To get the most out of your digital-image assets, you will need to invest in a quality image-management program. Image-management software lets you perform a number of tasks related to the editing and organizing of images. As you choose an image-management package, look for flexibility in the software's functionality. For example, it should be able to organize images by patient name, visit date, and image type. This will ensure that if you need to find and review specific patients' images, you can do so with ease. A desirable image-management software application also should be tightly integrated into your practice-management software, minimizing the administrative overhead associated with tracking files and matching them with their patient records.

Computer display

When you work with digital images, the majority of the time you will be viewing them on-screen. It's important to use a computer monitor that allows you to view images comfortably.

Figure 2 To get the most out of your digital image assets, you will need to invest in a quality, easy-to-use, image-management program that integrates with practice-management software such as PracticeWorks Dicom or SciCan ImageFX.
Click here to enlarge image

When evaluating computer monitors, the main considerations are CRT or LCD flat-panel display, screen size (measured diagonally), dot pitch, and refresh rate. Dot pitch is an indicator of how sharp a displayed image will be. The lower the dot pitch, the sharper the image. For a dental practice using digital images, computer monitors should have a dot pitch in the range of 0.25 - 0.26 mm.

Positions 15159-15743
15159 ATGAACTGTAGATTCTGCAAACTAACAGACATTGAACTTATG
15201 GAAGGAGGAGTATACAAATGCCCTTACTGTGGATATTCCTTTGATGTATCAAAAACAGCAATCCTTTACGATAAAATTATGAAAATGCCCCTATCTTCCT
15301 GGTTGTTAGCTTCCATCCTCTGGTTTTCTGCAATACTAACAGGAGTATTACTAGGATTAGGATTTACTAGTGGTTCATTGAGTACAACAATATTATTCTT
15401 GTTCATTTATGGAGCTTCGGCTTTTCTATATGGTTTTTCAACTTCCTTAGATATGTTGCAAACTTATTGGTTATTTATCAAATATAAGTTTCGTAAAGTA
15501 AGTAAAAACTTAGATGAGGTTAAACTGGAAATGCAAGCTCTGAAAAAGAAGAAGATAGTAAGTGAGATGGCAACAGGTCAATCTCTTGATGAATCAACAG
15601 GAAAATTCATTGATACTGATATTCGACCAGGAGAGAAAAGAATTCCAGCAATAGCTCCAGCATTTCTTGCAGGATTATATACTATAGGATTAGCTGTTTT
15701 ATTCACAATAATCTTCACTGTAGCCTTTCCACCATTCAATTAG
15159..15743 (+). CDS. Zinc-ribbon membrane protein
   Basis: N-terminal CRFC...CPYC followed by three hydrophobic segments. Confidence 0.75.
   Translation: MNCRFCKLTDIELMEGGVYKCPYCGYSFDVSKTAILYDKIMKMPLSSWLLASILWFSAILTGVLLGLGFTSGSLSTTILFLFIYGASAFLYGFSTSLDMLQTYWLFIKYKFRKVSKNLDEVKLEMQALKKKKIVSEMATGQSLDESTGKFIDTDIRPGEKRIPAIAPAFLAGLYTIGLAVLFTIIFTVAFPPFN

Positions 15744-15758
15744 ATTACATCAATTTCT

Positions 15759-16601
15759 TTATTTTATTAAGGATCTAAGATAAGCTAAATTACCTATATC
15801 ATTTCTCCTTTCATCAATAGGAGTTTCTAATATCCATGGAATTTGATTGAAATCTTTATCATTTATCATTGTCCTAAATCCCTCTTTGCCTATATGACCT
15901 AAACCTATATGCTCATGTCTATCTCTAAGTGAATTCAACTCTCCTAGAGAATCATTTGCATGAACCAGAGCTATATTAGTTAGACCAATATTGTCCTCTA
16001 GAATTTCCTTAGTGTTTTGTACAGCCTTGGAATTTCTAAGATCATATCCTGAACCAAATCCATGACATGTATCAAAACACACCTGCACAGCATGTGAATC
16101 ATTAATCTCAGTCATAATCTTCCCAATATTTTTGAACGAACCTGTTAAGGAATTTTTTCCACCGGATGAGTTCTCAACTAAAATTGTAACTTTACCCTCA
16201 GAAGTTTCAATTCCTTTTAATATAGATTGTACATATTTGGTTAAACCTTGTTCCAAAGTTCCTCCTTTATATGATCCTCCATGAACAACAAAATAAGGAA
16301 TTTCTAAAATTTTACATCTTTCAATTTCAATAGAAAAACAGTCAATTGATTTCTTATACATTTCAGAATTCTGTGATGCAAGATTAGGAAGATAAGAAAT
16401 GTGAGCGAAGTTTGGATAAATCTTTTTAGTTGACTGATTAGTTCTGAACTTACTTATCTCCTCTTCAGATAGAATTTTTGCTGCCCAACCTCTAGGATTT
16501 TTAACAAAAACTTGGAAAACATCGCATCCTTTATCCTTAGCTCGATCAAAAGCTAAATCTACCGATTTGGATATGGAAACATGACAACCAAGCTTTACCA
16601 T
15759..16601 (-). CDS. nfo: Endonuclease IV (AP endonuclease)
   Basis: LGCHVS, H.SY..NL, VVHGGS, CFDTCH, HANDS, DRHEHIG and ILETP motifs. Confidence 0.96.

Another choice to make is whether to purchase a flat-panel LCD (liquid crystal display) monitor or a CRT (cathode ray tube) monitor. LCD screens are a newer technology. In many cases, LCD screens are considered to outperform CRT technology in both color and brightness. If you decide to purchase an LCD screen, look for one with a contrast ratio of 350:1 or better. There is one slight drawback with LCD screens — many don't display gray-scale images as well as color images. If you plan to use your computers to view digitized X-rays, you may want to maintain at least one quality CRT monitor in your practice. Generally speaking, LCDs do a fine job, and for most applications a 15-inch operatory display is adequate. Larger screens are also more expensive, so you'll need to weigh costs against viewing comfort.

Managing and viewing images are necessary steps in putting images to work. Once you decide what images to use, you will generally do one of three things:

1 Print them directly.
2 Import them into another software application.
2 Create digital copies for transmitting via email.

Printing images

Sometimes all a practice needs are some nice hardcopy prints of an image to give to patients, frame for an office display, or mail with an insurance claim or referral. These prints can be generated right from your image-management software. The only other equipment you'll need is a color inkjet printer, and there are no shortages of excellent choices on the market.

For professional-looking images, it is important to use a professional-grade paper. Kodak™ Dental and Medical Imaging Inkjet Paper is a popular choice for dentists because it's designed to produce crisp, glossy digital prints.

Importing into software applications